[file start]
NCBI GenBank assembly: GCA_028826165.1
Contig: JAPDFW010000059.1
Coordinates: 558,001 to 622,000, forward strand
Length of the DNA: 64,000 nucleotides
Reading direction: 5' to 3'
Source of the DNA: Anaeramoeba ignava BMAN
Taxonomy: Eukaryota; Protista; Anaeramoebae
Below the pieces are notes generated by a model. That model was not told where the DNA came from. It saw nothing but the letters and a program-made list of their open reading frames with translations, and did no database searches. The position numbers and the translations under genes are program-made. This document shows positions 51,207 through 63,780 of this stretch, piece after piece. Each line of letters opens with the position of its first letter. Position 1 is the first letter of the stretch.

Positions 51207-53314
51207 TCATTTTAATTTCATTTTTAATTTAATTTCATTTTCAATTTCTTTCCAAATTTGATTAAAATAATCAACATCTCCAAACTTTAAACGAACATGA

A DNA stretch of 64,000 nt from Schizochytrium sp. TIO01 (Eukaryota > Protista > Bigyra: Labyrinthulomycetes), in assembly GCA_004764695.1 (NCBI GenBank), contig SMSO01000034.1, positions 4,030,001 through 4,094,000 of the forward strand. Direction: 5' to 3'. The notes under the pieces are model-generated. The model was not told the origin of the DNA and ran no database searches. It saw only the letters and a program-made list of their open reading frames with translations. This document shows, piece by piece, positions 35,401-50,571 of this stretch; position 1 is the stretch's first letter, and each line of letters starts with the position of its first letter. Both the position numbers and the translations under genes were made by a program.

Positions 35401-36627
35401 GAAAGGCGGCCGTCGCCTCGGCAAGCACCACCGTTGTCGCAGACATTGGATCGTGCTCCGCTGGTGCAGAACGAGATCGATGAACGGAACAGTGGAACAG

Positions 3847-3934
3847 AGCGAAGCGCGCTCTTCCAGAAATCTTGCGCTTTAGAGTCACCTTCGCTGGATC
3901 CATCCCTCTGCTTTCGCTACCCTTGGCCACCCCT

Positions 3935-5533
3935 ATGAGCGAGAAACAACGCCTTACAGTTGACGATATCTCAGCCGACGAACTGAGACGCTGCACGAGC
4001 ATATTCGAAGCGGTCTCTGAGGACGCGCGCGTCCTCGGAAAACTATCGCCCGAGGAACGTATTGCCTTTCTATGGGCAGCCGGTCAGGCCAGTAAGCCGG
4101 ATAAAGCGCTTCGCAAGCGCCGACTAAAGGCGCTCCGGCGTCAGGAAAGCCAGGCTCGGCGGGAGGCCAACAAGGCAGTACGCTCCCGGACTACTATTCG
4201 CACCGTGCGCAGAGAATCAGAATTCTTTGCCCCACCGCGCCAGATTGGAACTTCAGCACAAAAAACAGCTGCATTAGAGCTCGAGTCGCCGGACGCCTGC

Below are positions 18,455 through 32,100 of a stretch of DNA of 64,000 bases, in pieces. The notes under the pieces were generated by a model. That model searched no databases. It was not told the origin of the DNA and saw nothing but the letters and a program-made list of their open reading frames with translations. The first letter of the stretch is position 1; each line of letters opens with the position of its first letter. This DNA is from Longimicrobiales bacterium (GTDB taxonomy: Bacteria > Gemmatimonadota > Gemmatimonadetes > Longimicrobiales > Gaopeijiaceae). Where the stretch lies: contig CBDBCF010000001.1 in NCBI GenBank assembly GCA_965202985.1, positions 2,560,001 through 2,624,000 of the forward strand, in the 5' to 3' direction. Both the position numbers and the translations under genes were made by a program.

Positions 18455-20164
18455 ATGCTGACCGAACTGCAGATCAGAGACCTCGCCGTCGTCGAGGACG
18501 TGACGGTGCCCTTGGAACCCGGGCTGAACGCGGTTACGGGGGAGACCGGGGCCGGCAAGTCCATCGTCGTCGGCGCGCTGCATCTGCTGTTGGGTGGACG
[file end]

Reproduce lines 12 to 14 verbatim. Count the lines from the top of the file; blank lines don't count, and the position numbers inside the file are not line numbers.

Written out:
Positions 35401-36627
35401 GAAAGGCGGCCGTCGCCTCGGCAAGCACCACCGTTGTCGCAGACATTGGATCGTGCTCCGCTGGTGCAGAACGAGATCGATGAACGGAACAGTGGAACAG

Positions 3847-3934